January 30, 2016 10:12 PM   Subscribe

We always just called it the Castle Park.

Bob Leathers founded Leathers and Associates to build houses but ended up building playgrounds using design input and labor from the neighborhoods nearby. The playgrounds were famous for their distinctive and maintenance-intensive wooden structures and complex designs. The playgrounds were often so popular they caused problems.
posted by the man of twists and turns (36 comments total) 22 users marked this as a favorite
We had one of these! We called it Wood City, and it was fantastic.
posted by Going To Maine at 10:15 PM on January 30, 2016

Little Knights' Kingdom (school district mascot = Knights).

It was built when I was 14-15. It didn't replace the metal death trap playground I grew up on; instead, it was built across the creek in the woods. The old playground is still standing but Little Knights' Kingdom only lasted about fifteen years. It rotted.

TBH I really, really hate the aesthetic of these playgrounds. The wood gets all weather beaten and the plastic fades in the sun. The mulch is always soggy and I think tire swings look like someone raided a dump.
posted by tippy at 10:34 PM on January 30, 2016

I've grew up with the castle in Toronto's High Park. I had no idea it was part of this larger legacy!
posted by Kabanos at 10:38 PM on January 30, 2016 [2 favorites]

I think my area has a couple of these - not by Bob Leathers but of more recent vintage, by architects at his firm. They are indeed tremendous playgrounds. I remember the first time we took my daughter to one of them, thinking, "This is what I always wanted a playground to be when I was little." I love that there are parts of the structure that are too small for adults to enter. There's a real sense of potential discovery. I had no idea that these were all over the place; I just assumed some local frustrated architect had offered up his services. They were definitely built by volunteers, it says so on a plaque.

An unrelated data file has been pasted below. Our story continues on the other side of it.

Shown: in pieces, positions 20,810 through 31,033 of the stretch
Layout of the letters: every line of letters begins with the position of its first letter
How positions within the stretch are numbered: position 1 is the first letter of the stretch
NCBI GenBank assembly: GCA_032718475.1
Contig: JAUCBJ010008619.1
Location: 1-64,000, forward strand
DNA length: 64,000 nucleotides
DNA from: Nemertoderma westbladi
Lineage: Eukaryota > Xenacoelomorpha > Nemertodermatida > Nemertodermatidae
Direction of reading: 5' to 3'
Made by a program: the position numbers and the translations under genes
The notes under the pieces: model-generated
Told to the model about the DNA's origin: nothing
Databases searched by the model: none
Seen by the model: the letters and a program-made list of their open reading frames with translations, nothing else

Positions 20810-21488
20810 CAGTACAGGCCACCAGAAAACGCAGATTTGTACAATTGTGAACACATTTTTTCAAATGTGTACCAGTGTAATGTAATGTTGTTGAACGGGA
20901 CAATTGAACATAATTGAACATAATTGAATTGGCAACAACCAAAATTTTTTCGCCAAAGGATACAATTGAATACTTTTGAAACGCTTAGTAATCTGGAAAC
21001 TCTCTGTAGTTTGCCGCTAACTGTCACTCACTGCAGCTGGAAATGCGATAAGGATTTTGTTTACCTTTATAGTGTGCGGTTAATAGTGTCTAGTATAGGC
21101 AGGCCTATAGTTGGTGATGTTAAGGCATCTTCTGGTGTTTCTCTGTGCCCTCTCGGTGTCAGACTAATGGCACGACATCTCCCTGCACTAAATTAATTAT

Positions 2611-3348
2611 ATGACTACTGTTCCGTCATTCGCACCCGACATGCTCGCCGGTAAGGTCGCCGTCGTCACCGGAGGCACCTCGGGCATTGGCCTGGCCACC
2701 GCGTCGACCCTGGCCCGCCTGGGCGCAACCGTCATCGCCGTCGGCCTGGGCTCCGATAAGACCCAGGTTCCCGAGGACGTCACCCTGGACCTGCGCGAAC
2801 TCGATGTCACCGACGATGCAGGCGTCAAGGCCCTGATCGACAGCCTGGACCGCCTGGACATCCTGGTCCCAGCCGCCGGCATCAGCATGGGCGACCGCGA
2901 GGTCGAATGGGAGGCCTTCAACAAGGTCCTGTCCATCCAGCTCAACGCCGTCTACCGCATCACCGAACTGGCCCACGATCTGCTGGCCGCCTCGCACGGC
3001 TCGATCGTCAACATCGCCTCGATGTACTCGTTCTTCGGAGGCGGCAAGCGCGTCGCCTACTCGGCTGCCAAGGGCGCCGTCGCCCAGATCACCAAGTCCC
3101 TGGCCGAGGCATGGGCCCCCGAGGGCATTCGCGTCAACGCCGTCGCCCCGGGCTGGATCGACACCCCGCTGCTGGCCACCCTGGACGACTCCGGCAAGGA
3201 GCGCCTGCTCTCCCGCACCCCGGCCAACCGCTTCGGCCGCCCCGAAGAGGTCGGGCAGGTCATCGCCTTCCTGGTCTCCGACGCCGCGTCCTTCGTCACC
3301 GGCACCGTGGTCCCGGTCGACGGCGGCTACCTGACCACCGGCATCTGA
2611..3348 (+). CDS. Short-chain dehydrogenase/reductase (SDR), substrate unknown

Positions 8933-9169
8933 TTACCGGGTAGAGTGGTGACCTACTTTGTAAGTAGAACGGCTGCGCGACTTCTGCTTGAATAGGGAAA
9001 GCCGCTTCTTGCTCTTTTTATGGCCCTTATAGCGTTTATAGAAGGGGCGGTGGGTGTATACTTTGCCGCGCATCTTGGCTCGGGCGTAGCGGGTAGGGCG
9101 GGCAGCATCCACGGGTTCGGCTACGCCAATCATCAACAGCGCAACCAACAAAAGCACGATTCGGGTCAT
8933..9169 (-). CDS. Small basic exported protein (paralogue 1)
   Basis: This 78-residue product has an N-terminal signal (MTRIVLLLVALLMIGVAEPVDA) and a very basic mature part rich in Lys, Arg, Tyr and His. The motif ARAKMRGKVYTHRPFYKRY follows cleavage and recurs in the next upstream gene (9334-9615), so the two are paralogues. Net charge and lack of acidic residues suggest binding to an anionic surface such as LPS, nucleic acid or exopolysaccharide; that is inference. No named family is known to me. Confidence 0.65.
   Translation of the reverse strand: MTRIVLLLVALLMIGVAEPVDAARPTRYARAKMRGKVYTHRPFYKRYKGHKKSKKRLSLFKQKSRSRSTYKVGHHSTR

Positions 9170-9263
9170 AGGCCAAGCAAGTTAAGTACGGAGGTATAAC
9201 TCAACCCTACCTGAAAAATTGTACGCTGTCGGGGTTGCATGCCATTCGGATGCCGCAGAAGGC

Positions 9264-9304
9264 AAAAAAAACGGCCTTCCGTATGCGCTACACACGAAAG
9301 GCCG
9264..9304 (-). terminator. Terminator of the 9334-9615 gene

I think the closest one, which is apparently just 11 years old, is a hybrid structure that's part wood and part plastic decking material (Trex or similar). Hopefully that means it has a little more staying power.
posted by town of cats at 10:41 PM on January 30, 2016

"I contend we were duped into building this playground," said Greg Klemick, manager of Upper Dublin Township in Montgomery County. "We didn't know it was going to be this big, and we didn't know the problems it would cause."

Oh my god we truly cannot have nice things.
posted by bleep at 10:49 PM on January 30, 2016 [7 favorites]

We have one of these where I live, it is my children's ABSOLUTE FAVORITE.

What I like about it is that inside the castle's "courtyard," there are a bunch of benches and steps where parents can sit and relax and watch the kids literally run around them, instead of having to walk around the outside of the structure trying to keep an eye on them as they run and run. It's really pleasant to go to with a baby (as well as older kids) or on a playdate because there's such a nice space to sit and chat with the other parents.

The upkeep is significant, though, and it's easy to tell when the Park District is getting behind.
posted by Eyebrows McGee at 11:05 PM on January 30, 2016

"For the critics, that is still too many people having a good time all at once. What riles them more is that many of the visitors are from out of town."

What bleep said.
posted by queensissy at 11:53 PM on January 30, 2016 [1 favorite]

We had one of these when I was a kid. It was built for the tricentennial of the city (1991).

It. Was. Fabulous.

Looking at that poor, plastic replacement makes me sad.